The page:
It was years in the making, but Dave Fink is now the exclusive manufacturer of a Purina Animal Nutrition horse-hay product called Hydration Hay.
A commercial hay grower from Germansville, PA, Fink worked with the feed company to develop a horse product that could be compressed into a 2-lb block and rehydrated within minutes with 5 quarts of water. Hydration Hay, introduced early last year, is used for travel-stressed or special-needs horses requiring water and nutrients quickly.
Fink grows or buys the hay and processes the blocks on his Heidel Hollow Farm.
Finding the right presses, the correct combination of hays and a way to rehydrate the blocks was quite the journey, says Mary Beth Gordon, Purina director of equine research and new-product development.
In 2005, Gordon met with a Canadian grower who was compressing hay into blocks. “We initially were trying to give them to horses to see if we could slow down their consumption rates of feed, and try to decrease their glucose and insulin response to feeding,” says the equine nutritionist. But the grower couldn’t provide the production capacity needed, and the project was shelved.
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A couple of years later, Fink, with experience in double-compressing 35-lb bales for the horse market and 75-lb bales for export, met with Gordon.
He found presses nearby that were being used to make fuel blocks from sawdust, and Purina bought line time to run hay compression tests. Fink provided alfalfa and timothy at different ratios and differing lengths of cut to find the combination that horses would consume.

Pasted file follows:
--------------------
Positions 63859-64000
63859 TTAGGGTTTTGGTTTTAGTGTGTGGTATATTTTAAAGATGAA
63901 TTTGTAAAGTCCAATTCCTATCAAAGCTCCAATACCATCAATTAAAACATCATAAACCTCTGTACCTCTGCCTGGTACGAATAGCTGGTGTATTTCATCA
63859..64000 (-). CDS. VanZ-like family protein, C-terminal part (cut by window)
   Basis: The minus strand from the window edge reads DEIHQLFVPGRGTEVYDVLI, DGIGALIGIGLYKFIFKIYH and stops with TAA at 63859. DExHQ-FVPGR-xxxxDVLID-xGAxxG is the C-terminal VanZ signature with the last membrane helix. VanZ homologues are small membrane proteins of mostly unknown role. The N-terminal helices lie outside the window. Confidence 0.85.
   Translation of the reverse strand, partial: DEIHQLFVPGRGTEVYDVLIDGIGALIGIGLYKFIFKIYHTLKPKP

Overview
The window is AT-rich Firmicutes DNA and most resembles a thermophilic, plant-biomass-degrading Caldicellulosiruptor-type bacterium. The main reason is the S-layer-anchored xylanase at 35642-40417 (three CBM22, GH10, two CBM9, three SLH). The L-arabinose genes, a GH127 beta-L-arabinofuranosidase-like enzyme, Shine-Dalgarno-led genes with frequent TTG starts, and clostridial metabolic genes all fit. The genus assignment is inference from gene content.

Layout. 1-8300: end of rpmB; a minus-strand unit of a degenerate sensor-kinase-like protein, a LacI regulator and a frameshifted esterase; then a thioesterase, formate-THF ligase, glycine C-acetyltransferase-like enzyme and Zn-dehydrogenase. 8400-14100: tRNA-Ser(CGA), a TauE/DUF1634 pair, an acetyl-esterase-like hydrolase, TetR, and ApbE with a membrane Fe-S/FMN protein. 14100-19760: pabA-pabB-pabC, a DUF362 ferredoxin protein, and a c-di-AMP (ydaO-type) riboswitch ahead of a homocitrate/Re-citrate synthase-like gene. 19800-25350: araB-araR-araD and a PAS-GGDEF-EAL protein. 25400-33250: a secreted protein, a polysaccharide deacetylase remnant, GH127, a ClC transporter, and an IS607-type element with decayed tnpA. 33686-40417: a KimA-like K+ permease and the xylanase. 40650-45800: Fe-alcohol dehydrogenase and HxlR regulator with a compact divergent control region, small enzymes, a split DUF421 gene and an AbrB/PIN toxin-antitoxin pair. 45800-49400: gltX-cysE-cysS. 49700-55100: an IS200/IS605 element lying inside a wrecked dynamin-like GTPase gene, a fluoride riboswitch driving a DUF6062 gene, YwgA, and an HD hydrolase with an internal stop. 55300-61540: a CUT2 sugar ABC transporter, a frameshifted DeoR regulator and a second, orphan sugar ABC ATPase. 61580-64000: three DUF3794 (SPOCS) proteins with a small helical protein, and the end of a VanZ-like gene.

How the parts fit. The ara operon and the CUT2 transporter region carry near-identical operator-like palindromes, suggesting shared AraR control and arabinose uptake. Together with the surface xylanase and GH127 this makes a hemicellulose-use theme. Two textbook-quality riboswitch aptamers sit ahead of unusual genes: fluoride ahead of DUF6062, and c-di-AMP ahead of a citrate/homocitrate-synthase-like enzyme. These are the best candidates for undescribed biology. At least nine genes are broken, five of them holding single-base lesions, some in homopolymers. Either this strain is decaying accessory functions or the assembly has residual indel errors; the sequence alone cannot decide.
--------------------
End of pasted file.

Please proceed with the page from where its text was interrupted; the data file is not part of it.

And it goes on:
“It’s a lot of research and development,” he says.
“Sometimes we would make up 16 different formulas in a day,” Gordon remembers. The blocks were then shipped to horse owners across the country to test, and some began soaking the blocks for special-needs horses.
“They came back to us and said, ‘These are awesome, but they’re better if you put them in water.’ And we thought, ‘Eureka!’ ” says Gordon. From that feedback, they developed a block that stuck together but hydrated quickly, using a soaking technology that Purina has since patented. The block ended up containing more grass than alfalfa, Fink says.
Other compressed horse-hay bales on the market, says Gordon, may need to soak up to a day to get soft enough for hungry or stressed horses. Hydration Hay, requiring only minutes to soak, gives Purina an edge in the market.
Interestingly, Fink points out, compressed hay blocks were used in World War I by the Germans, who wanted their horses to get good nutrition and perform well on the front line.
To gear up for production, the grower added equipment and increased hay acres from 800 to 2,000, which includes some orchardgrass for other markets. He also increased quality control and trace-back procedures. With nearly a year under his belt, he’s made a couple of production-line improvements.
Hydration Hay has been a success among horse owners. One man, after learning that Fink made the product, thanked him for saving his stallion. The animal had a digestive-tract impaction, and “the veterinarian gave him a 10% chance of survival. He fed him the blocks, and without any surgery, he recuperated.”
Texas A&M University at Commerce recently compared the product to bermudagrass in a study using horses transported during intense Texas heat, Gordon reports.
“The horses that had Hydration Hay before and after traveling had higher water intakes, lower rectal temperatures and lower respiratory rates,” she says.
Hydration Hay costs $27.99 for 12 2-lb blocks at Tractor Supply Co. stores and fits a niche market, Gordon says. “It’s for your high-end sport horses, and your special-needs horses and horses in hospital.” She’s used the hay when administering medicines and says its packaging makes it convenient when traveling.
“It’s kind of like a salad for horses,” adds Fink. “After 10 minutes (of soaking), it basically has the same consistency as fresh hay in the pasture. It’s almost identical.”
For more information, call 800-227-8941 or visit Purina's website or a Purina dealer.
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